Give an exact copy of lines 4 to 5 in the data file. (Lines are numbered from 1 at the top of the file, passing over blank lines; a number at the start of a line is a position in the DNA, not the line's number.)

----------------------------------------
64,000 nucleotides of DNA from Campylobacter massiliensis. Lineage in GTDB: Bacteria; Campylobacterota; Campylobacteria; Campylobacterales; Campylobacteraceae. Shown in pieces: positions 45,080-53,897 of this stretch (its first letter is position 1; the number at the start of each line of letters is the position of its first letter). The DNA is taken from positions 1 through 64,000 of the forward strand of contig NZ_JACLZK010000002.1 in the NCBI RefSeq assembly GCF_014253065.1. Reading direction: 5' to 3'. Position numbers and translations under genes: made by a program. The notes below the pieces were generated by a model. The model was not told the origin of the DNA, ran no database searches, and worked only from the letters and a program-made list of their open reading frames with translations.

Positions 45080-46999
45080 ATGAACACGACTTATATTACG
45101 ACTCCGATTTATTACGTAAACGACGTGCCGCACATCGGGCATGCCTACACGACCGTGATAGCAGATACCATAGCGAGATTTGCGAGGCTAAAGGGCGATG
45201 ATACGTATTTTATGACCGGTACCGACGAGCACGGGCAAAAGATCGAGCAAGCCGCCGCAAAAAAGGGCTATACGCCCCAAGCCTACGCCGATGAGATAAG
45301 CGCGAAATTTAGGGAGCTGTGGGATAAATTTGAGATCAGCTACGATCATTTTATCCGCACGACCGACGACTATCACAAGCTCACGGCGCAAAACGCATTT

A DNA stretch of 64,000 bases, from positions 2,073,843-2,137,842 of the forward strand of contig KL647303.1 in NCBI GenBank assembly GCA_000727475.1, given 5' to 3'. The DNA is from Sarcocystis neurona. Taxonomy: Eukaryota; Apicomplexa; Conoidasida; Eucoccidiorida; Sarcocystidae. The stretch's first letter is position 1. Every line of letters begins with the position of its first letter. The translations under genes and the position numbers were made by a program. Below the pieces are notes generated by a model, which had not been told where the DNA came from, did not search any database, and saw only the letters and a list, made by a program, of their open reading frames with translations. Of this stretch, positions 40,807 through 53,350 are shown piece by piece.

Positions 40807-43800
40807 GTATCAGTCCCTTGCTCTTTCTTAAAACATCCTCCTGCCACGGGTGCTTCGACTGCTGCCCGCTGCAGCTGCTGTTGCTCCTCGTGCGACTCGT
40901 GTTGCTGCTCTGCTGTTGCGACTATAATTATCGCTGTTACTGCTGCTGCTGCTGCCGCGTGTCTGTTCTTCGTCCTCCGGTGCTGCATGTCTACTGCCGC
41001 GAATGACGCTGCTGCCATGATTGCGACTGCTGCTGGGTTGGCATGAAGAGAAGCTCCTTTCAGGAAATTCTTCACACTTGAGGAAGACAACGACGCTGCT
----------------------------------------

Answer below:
45101 ACTCCGATTTATTACGTAAACGACGTGCCGCACATCGGGCATGCCTACACGACCGTGATAGCAGATACCATAGCGAGATTTGCGAGGCTAAAGGGCGATG
45201 ATACGTATTTTATGACCGGTACCGACGAGCACGGGCAAAAGATCGAGCAAGCCGCCGCAAAAAAGGGCTATACGCCCCAAGCCTACGCCGATGAGATAAG